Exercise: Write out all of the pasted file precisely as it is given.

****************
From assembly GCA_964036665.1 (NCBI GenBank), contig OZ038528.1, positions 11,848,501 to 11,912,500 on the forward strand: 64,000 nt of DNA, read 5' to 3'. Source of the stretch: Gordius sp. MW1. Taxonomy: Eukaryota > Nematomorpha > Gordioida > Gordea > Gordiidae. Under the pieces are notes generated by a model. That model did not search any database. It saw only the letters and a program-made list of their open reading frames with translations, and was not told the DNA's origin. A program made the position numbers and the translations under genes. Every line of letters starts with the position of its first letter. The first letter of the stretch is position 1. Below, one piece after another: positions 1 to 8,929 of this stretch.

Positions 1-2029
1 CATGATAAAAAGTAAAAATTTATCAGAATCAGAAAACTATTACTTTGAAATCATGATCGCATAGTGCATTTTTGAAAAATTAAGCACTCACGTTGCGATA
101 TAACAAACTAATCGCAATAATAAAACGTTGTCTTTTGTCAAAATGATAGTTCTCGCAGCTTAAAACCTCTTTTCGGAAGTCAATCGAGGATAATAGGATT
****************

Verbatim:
From assembly GCA_964036665.1 (NCBI GenBank), contig OZ038528.1, positions 11,848,501 to 11,912,500 on the forward strand: 64,000 nt of DNA, read 5' to 3'. Source of the stretch: Gordius sp. MW1. Taxonomy: Eukaryota > Nematomorpha > Gordioida > Gordea > Gordiidae. Under the pieces are notes generated by a model. That model did not search any database. It saw only the letters and a program-made list of their open reading frames with translations, and was not told the DNA's origin. A program made the position numbers and the translations under genes. Every line of letters starts with the position of its first letter. The first letter of the stretch is position 1. Below, one piece after another: positions 1 to 8,929 of this stretch.

Positions 1-2029
1 CATGATAAAAAGTAAAAATTTATCAGAATCAGAAAACTATTACTTTGAAATCATGATCGCATAGTGCATTTTTGAAAAATTAAGCACTCACGTTGCGATA
101 TAACAAACTAATCGCAATAATAAAACGTTGTCTTTTGTCAAAATGATAGTTCTCGCAGCTTAAAACCTCTTTTCGGAAGTCAATCGAGGATAATAGGATT